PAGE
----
“A five-month hangover.”
That’s how Leif Hoste described the debilitating head injury that nearly derailed his career last year.
While the veteran Belgian classics star is only half-joking when he explains the excruciating pain that he had to endure for much of 2011, he’s more than happy to be back in the peloton.
“It was painful. It was not a sharp pain, but a constant, numbing pain. It was like a hangover, but one that wouldn’t go away,” Hoste told VeloNews. “It was just awful. All I could do was lie in bed.”
Hoste crashed hard on his head in last year’s Three Days of De Panne and spent nearly six months trying to figure out why he was suffering dizzy spells and blistering headaches that forced him to retreat into his bedroom with the curtains pulled closed for days on end.
It took a half-a-year for doctors to finally diagnose what had happened. In the meantime, Hoste’s cycling career was in tatters.
“I crashed on my head and I had a fracture on my skull. I lost the liquid that is around your brain,” he explained. “It gave me a lot of problems and headaches. It just got worse and worse. I couldn’t do anything. No biking, no swimming. I couldn’t walk more than five minutes.”
After visiting neurologists in Belgium and Italy, doctors finally determined the cause of Hoste’s endless hangover.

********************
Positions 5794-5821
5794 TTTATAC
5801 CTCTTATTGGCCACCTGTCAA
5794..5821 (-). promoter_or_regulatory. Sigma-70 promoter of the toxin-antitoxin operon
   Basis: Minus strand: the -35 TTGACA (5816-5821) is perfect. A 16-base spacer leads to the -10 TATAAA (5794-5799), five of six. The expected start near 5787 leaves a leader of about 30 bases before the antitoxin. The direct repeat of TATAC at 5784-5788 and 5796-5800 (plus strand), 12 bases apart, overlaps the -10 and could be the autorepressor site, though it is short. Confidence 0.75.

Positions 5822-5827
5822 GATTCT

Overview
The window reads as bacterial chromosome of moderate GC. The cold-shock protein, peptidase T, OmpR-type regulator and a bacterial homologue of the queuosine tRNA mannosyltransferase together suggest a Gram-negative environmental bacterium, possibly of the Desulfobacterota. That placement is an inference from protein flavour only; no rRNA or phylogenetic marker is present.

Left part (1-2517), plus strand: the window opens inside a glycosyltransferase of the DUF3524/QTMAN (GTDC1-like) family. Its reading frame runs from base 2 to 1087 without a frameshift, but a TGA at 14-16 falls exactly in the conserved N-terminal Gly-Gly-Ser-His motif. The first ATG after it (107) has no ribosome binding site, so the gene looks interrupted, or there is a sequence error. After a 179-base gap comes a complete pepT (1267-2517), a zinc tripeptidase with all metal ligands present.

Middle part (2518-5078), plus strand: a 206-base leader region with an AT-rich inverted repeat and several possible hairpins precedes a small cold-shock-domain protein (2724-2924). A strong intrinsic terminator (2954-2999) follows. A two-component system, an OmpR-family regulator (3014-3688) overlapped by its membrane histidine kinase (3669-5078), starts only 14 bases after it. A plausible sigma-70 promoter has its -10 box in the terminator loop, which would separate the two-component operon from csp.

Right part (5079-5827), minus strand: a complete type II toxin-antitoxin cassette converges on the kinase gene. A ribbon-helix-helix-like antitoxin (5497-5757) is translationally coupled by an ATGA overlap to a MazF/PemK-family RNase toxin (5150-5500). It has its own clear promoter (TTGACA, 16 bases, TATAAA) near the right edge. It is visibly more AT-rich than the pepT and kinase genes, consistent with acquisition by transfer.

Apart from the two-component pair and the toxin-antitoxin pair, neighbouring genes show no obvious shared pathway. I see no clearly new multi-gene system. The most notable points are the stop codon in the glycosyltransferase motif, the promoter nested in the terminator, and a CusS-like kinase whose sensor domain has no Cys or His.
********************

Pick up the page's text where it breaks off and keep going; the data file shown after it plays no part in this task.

The impact of the crash punched a small hole into the thin sack that envelopes the brain — called the dura mater — and some of the protective liquid that provides cushioning and support for the brain had leaked out.
Hoste’s brain was literally being squeezed inside of his own head, causing nausea, dizziness and numbing headaches.
“The first few weeks, I just had a headache; later it got worse and worse. After one hour on my bike, I had to rest three days in my bed with no lights on,” he said. “It was terrible. In the beginning, it was a bit of a headache; then it wouldn’t stop. There was no end to the headache.”
A week after the crash, Hoste actually managed to race to 56th at the 2011 Tour of Flanders and start, but not finish, Paris-Roubaix.
That’s when Hoste put up the white flag. Those were his last races until his comeback with Accent.jobs-Willems Veranda’s this February.
“I crashed at De Panne and then I raced Flanders and Roubaix. Those are races that I prepared for [with] so many long months of training and I didn’t want to give those up to a crash, but maybe in the end, it wasn’t worth it,” he said. “After that, I was five months without anything. Not even a swim or a walk. Just five months in bed.”